“Freemium” apps, which cost nothing to play but charge real money for digital currency, are officially dominant on the App Store.
The increasingly popular virtual-Springfield game The Simpsons: Tapped Out calls them donuts. DragonVale, which has remained high on the top-grossing chart since its release nearly a year ago, has “food,” gems” and “cash.” A coin by any other name is still a coin: units of virtual currency that you can earn slowly by playing the game, or rack up quickly with a real-money purchase.
Of the 50 highest-grossing apps in the Games section of the iTunes App Store, only three do not support in-app purchases.
Smaller game developers are now faced with a dilemma: Make a game with coins, or miss out on big profits.
For some, the solution has been to add coins to existing games. Lima Sky recently updated its classic tilt-controlled endless jumping game Doodle Jump with in-app purchases and upgrades that can be purchased with coins. As a result, Doodle Jump has shot up the top-grossing chart, an impressive feat for a game that’s now nearly three years old. It was one of the early breakout hits on Apple’s devices, but found itself obsolete in a coin-centric world.
“The update was mostly a response to current player expectations,” says Lima Sky head Igor Pusenjak. “Players today are expecting a game to have content that can be upgraded, unlocked or customized.”
Pusenjak says that profits have risen “considerably,” although he said it was too early to share specific data. He attributed part of the bump to the normal sales increase the game would get after releasing any major update, but noted that the new coin-ified Doodle Jump does seem to be doing much better than it would without coins.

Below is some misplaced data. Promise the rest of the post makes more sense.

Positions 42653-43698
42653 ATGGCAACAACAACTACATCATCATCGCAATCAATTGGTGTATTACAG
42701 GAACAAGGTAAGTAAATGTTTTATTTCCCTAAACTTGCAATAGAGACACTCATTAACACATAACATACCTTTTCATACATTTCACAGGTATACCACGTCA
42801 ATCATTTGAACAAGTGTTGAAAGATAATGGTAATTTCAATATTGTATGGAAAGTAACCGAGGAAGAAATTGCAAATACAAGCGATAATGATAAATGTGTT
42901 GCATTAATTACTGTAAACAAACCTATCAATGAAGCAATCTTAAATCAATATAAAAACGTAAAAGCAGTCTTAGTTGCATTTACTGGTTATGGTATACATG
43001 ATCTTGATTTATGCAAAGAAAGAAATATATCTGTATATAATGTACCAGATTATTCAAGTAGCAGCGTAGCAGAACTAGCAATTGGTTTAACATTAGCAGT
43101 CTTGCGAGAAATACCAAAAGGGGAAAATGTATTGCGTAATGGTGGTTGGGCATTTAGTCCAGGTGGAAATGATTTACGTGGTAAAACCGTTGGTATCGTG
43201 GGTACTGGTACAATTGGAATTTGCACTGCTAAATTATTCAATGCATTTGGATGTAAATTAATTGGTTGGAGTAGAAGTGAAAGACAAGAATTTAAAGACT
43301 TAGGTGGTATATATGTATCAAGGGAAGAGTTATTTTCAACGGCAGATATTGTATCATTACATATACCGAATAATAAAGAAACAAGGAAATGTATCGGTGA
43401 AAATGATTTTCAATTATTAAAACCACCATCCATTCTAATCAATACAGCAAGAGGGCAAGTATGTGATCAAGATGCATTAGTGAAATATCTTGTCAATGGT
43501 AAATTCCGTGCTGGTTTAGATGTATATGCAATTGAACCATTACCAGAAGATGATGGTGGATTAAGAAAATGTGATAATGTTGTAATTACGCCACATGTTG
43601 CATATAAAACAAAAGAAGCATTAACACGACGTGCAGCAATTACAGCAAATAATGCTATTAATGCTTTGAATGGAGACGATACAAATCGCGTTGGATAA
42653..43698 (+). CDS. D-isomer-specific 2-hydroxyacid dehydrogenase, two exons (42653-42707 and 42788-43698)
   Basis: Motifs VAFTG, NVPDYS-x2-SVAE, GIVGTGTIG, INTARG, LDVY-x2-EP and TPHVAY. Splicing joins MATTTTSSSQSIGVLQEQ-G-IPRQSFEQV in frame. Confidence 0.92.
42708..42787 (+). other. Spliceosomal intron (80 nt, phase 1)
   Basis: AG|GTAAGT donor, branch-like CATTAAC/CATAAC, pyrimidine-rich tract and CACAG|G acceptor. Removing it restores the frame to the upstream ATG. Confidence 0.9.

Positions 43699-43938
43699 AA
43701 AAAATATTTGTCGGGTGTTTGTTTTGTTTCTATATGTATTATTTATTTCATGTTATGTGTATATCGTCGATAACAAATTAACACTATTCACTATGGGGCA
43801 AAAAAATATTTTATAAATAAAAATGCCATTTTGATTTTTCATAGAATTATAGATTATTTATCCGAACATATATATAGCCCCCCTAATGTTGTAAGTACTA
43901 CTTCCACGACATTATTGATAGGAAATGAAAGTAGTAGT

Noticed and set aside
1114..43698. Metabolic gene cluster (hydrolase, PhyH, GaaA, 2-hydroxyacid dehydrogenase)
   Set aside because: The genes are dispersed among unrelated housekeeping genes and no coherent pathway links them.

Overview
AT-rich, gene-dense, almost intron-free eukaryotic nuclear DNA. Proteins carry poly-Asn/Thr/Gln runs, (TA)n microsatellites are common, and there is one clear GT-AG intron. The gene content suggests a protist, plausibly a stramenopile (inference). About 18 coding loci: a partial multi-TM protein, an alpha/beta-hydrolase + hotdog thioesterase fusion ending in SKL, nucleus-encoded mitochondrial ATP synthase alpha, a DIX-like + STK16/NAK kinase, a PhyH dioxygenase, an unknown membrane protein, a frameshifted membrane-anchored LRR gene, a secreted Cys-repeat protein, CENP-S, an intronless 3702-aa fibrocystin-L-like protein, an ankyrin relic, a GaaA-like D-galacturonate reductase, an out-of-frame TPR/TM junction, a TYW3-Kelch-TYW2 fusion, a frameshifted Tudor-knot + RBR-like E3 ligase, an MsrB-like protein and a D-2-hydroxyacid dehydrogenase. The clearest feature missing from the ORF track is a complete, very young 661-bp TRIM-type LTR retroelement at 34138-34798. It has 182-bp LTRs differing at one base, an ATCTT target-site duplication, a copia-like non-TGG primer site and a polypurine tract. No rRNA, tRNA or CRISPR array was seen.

Significantly, players mostly seem happy about the update. Doodle Jump’s iTunes rating is currently hovering impressively close to a perfect five stars.
Not everyone is happy, though. One of the reviews of the new update rates the game with a solid four stars, but laments, “I’m sick of all these in-app purchases.”
CSR Racing, which has been criticized for its aggressive habit of pushing players to buy its in-game currency, is earning over $12 million per month because players are shelling out for coins in the game.
In other words, CSR Racing will make more money tomorrow than most mobile games will make in their entire lifetimes, all because it allows players to spend as much as they want. If you’re the team making a competitor like Real Racing 3, what are the odds that you’re not going to strongly consider doing things the CSR Racing way?
“Designing a successful freemium game is … more difficult than designing a traditional game,” CSR Racing lead Jason Avent said to Hookshot Inc.
A closer examination of Apple’s top charts shows that this is not necessarily the case. The fifth highest-grossing game on the App Store right now is Slotomania, a simple slot-machine game with a hideous interface and no actual “game” mechanics.
Funzio, now part of the Japanese social game giant Gree, creates games like Modern War, Crime City and Kingdom Age (seriously, that’s a real name of a game). All three are in the top 75 top-grossing games. These are low-budget games with shoddy, derivative designs and very little gameplay, but they’ve got collectible goodies that hook players, and that’s all it takes.
How many more games like this can the market sustain until everyone, like that Doodle Jump reviewer, is sick and tired of all the coins? For now the money train is still chugging along, and for iOS developers, the choice is clear: Get on board, or pass up on big potential gains.